We can expect from the current crisis some predictable economic hardships, but there are also some trickle-down effects that are not so foreseeable, which are as follows:

1.) Governments will get smarter, since in a global recession they can recruit a better class of bureaucrats. The US government, just a few years ago, had serious recruitment problems in the Foreign Services because no world-savvy 25-year-old wants to do civil service when they could make serious cash on Wall Street. In a severe downturn, however, the stability and security of a government job looks far more appealing.

2.) Politicians’ palms are about to get greasier and the security of a government contract will look pretty sweet to any businessperson struggling to stay afloat. A January report from Transparency International warned that corruption is bound to increase worldwide during the current crisis.

3.) Gray skies are going to clear, since the longer the global economy stays in recession, the less greenhouse gases are emitted into the atmosphere.

4.) The Internet may become more annoying, as newspapers are looking to online advertising revenue to deliver them from bankruptcy or eradication. So, expect more Web advertising on your news sources: pop-up ads, welcome screens, and articles added into ever-shorter segment to maximize clicks — that can not be escaped easily.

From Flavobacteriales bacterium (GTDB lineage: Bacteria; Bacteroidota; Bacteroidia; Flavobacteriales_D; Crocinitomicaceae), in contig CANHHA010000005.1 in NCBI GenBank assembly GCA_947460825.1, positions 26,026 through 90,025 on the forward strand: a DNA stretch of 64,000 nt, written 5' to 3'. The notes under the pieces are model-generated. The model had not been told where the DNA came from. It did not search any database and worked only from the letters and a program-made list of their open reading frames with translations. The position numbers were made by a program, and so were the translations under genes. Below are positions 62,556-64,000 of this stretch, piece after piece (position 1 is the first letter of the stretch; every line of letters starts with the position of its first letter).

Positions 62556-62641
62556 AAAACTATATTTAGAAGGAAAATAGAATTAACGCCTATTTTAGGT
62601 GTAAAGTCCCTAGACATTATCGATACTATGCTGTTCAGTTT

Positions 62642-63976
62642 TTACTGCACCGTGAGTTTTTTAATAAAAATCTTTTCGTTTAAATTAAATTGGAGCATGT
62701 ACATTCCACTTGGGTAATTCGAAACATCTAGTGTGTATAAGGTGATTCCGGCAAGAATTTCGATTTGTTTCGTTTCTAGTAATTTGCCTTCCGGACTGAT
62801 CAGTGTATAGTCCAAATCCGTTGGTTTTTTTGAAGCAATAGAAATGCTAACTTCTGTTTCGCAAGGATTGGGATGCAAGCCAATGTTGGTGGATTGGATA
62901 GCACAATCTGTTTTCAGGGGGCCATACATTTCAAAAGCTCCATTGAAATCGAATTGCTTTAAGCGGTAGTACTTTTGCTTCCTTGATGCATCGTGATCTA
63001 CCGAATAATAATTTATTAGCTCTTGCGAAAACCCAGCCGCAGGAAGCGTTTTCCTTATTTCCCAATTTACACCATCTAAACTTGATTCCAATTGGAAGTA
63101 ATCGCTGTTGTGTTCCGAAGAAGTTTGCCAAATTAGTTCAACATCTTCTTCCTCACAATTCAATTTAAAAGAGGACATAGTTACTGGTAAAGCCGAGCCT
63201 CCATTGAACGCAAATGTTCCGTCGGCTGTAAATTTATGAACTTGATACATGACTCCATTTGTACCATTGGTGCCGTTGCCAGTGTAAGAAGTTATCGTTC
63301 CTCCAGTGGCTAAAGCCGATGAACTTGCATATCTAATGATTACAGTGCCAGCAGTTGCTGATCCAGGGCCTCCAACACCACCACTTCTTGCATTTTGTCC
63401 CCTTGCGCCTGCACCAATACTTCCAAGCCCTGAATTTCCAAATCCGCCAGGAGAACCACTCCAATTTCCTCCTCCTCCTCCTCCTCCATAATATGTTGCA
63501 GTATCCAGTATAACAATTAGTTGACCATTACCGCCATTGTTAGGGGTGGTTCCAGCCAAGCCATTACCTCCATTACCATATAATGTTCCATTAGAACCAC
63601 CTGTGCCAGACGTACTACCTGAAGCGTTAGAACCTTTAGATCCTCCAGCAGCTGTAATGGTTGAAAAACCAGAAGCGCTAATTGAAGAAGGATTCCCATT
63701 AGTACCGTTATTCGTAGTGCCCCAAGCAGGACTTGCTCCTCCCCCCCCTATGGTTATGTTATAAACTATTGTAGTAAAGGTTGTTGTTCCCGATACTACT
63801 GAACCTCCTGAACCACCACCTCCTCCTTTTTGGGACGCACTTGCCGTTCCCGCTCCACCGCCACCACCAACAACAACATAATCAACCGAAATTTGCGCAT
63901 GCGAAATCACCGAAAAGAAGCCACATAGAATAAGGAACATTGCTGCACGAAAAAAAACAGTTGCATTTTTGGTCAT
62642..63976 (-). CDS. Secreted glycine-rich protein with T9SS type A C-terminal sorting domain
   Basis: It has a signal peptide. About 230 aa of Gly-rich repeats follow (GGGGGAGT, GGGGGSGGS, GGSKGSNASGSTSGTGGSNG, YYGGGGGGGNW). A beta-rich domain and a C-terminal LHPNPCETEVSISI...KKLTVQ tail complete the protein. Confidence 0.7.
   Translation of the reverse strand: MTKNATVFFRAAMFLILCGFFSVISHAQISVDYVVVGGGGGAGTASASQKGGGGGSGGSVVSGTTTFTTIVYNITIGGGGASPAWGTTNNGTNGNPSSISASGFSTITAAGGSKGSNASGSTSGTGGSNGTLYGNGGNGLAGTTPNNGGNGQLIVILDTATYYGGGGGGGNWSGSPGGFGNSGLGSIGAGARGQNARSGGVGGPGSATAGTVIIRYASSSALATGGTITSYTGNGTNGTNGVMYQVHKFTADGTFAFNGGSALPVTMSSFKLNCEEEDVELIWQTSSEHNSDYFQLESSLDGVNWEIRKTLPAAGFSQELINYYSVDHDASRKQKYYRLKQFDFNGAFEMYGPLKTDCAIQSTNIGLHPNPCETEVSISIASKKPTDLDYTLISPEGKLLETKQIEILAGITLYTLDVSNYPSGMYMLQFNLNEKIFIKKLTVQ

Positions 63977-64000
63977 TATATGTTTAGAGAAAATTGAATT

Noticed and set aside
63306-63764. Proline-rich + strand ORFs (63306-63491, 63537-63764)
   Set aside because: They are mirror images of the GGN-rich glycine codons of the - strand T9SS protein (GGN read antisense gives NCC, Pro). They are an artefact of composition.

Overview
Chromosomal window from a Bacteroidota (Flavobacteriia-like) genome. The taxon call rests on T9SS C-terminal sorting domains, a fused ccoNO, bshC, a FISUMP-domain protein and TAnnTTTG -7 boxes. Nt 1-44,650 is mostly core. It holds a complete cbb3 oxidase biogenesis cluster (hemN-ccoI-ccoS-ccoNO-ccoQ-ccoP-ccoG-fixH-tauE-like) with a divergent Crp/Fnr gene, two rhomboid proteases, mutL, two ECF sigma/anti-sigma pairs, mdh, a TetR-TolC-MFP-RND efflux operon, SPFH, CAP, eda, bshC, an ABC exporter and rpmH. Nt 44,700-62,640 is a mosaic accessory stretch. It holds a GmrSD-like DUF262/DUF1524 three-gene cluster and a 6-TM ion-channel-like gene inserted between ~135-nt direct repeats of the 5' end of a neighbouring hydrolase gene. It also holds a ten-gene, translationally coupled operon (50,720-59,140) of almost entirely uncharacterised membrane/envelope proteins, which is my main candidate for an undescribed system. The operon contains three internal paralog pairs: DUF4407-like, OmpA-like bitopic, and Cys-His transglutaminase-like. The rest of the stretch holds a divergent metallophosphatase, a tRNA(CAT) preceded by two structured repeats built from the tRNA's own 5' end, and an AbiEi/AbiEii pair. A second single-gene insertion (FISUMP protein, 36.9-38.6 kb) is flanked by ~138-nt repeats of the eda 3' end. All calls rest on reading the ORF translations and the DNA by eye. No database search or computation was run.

5.) Bad times are boon times for evangelical churches, with congregation growth at such churches jumping 50% during each recession from 1968 to 2004.

6.) Kids and young adults will be savers, as macro-economic realities have a profound effect on financial choices later in like, regardless of how much money is saved. The generation that grew up during the Great Depression was more risk-averse than its parents and its children when it came to money. These kids and young adults may be so risk averse that they are stuffing allowances under their mattresses.